Decarbonisation on a national scale means cutting carbon emissions from every part of the UK economy.
Carbon is a greenhouse gas (GHG), which traps heat in Earth’s atmosphere, creating global warming and climate change.
This effect has been recognised as a worldwide emergency, and many countries have agreed to tackle emissions to mitigate these effects.
In 2019 the UK became the first country in the world to set itself a legally-binding target to achieve net zero greenhouse gas emissions by 2050.
A significant part of achieving this goal means reducing our reliance on fossil fuels such as coal, oil and gas because they produce carbon when burned.
Decarbonisation is closely linked to energy efficiency of our buildings and our future heating systems
The current situation
In the UK, we’ve made big strides in cutting fossil fuel use. This has largely been through closing coal-fired power stations to decarbonise our electricity – known as ‘greening the grid’.
In the past 12 months, only 1.7% of our electricity was generated from coal when ten years ago that figure was closer to 40%. And by 2024 the UK will no longer use any coal for generation.
Currently, gas-fired power stations are the main source of UK electricity – around 40% in the last 12 months. As gas is also a fossil fuel (though it produces less carbon on burning than coal) the focus now is on finding alternative energy sources.
Wind power is ramping up, with 20% of our electricity sourced from offshore and onshore turbines in the past year. And we are also investing in new nuclear power stations, with 16% of electricity sourced from existing sites.
However, the UK doesn’t just rely on gas for electricity production. It is also the source of heating and hot water for most of our homes and many of our other buildings. BEIS figures show that 85% of households and 65% of non-domestic buildings use gas for heating.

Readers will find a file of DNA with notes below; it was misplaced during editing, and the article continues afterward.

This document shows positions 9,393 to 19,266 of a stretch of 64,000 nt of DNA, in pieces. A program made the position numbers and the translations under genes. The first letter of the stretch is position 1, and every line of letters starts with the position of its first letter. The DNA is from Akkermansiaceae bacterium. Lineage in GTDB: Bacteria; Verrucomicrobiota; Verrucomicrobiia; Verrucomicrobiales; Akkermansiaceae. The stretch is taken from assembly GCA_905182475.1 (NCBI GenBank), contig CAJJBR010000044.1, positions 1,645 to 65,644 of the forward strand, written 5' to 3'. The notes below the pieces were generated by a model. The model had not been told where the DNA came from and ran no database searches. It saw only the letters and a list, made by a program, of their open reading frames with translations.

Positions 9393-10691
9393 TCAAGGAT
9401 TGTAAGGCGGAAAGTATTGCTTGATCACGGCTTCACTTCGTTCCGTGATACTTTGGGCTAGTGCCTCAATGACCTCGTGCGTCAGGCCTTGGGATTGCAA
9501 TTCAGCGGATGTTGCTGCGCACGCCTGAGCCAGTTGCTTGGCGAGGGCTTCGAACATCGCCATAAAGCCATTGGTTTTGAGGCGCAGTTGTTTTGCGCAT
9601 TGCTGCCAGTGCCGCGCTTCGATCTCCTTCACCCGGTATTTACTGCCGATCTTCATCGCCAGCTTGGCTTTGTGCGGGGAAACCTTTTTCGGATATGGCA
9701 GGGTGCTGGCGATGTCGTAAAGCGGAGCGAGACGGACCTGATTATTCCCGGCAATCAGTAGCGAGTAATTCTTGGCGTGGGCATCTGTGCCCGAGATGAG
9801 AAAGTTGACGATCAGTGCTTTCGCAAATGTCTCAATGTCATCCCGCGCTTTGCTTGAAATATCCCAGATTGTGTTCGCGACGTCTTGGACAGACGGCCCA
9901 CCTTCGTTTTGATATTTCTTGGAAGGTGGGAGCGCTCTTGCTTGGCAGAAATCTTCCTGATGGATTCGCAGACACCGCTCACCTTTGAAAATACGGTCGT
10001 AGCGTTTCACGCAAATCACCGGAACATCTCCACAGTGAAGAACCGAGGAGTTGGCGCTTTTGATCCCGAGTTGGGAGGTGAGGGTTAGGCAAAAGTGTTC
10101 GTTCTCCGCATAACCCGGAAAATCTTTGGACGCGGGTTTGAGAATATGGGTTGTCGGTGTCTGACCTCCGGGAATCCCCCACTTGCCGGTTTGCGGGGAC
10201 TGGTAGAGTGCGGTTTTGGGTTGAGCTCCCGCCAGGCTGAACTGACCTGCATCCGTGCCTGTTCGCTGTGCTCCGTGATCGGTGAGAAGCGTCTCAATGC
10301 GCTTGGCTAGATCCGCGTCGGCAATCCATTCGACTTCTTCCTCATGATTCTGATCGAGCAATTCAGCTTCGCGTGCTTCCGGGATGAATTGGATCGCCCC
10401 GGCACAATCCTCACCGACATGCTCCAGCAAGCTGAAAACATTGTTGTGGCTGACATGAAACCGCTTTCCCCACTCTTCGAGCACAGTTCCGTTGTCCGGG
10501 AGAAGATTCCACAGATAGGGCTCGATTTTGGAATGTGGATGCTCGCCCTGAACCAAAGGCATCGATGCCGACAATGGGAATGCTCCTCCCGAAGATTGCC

The new challenge
Reducing our reliance on gas for heating creates a new challenge.
If we are to reach our Net Zero goal on schedule, we can’t simply swap one power source for another.
We must be more efficient in how we use that electricity, otherwise the demand on the grid will be too great.
Decarbonisation is therefore closely linked to energy efficiency of our buildings and our future heating systems.
Electric heat pumps have been highlighted as an ideal alternative to the gas boiler. They provide a highly effective way to tap into our greener electricity grid to provide energy efficient heating in both domestic and commercial buildings.
An air source heat pump can produce 3kW of heat for every 1kW of electricity input which means they not only support decarbonised heating, but also make better use of our decarbonised electricity.
And in recent years, we have also seen products such as Mitsubishi Electric’s commercial heat pump range which can provide heating and hot water up to 90oC on a commercial scale, so heat pumps can be used in a wide range of buildings.
We are also seeing heat pumps such as the Ecodan Hydrodan being applied in ambient heat loops for district heating, as well as the development of heat pump chillers to provide low-carbon heating, hot water and cooling for commercial buildings. So heat pump technology is flexible and advanced enough to help make decarbonisation more achievable.
In my next article, I’m going to discuss how to embrace our decarbonised future, including the Public Sector Decarbonisation Scheme (Salix funding).
And in part 3, I will discuss some existing decarbonisation projects which have transformed existing estates.
Please look out for these over the next few weeks.
In the meantime, if you need any support with your decarbonisation projects, please get in touch with me, or the M&E contractor team.
Dave Archer is National M&E Manager